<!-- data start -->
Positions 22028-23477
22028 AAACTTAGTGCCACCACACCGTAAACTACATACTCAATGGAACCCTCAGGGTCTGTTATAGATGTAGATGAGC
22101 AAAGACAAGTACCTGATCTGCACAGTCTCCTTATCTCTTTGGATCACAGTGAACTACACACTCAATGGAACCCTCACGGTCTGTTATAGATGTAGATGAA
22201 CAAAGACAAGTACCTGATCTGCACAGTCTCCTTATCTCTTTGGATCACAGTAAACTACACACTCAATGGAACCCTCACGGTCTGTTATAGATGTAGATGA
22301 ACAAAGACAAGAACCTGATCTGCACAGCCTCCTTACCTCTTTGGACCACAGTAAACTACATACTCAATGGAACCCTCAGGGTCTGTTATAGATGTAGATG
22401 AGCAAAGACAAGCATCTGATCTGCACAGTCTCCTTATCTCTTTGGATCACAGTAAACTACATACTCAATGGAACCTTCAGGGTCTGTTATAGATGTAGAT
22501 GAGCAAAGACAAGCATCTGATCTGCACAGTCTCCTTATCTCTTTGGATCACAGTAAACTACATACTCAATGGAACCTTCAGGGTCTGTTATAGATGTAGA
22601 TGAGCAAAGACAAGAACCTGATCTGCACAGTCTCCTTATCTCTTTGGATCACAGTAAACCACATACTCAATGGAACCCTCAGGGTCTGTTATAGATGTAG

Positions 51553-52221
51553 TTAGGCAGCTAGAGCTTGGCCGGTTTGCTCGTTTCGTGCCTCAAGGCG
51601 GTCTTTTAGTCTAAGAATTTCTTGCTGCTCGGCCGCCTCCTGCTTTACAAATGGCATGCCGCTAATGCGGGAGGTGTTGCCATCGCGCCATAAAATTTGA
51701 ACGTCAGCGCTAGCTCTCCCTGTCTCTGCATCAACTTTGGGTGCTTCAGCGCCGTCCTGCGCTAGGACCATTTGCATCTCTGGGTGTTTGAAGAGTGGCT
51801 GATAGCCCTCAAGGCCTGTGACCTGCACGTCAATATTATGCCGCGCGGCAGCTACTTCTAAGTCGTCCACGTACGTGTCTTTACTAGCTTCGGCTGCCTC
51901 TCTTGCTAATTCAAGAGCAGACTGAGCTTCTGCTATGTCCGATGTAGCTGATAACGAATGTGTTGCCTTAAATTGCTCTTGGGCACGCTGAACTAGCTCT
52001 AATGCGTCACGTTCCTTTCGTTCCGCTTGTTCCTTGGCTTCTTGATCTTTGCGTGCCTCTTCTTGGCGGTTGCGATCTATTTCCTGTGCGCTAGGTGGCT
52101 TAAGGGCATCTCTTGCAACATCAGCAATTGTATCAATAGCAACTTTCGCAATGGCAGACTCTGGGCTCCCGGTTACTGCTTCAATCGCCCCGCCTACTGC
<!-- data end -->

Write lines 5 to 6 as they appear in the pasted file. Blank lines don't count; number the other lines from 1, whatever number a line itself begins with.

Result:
22301 ACAAAGACAAGAACCTGATCTGCACAGCCTCCTTACCTCTTTGGACCACAGTAAACTACATACTCAATGGAACCCTCAGGGTCTGTTATAGATGTAGATG
22401 AGCAAAGACAAGCATCTGATCTGCACAGTCTCCTTATCTCTTTGGATCACAGTAAACTACATACTCAATGGAACCTTCAGGGTCTGTTATAGATGTAGAT